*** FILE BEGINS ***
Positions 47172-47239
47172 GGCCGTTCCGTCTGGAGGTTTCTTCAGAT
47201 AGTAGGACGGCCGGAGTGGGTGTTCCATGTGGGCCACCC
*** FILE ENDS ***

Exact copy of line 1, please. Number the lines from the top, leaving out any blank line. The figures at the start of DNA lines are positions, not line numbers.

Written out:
Positions 47172-47239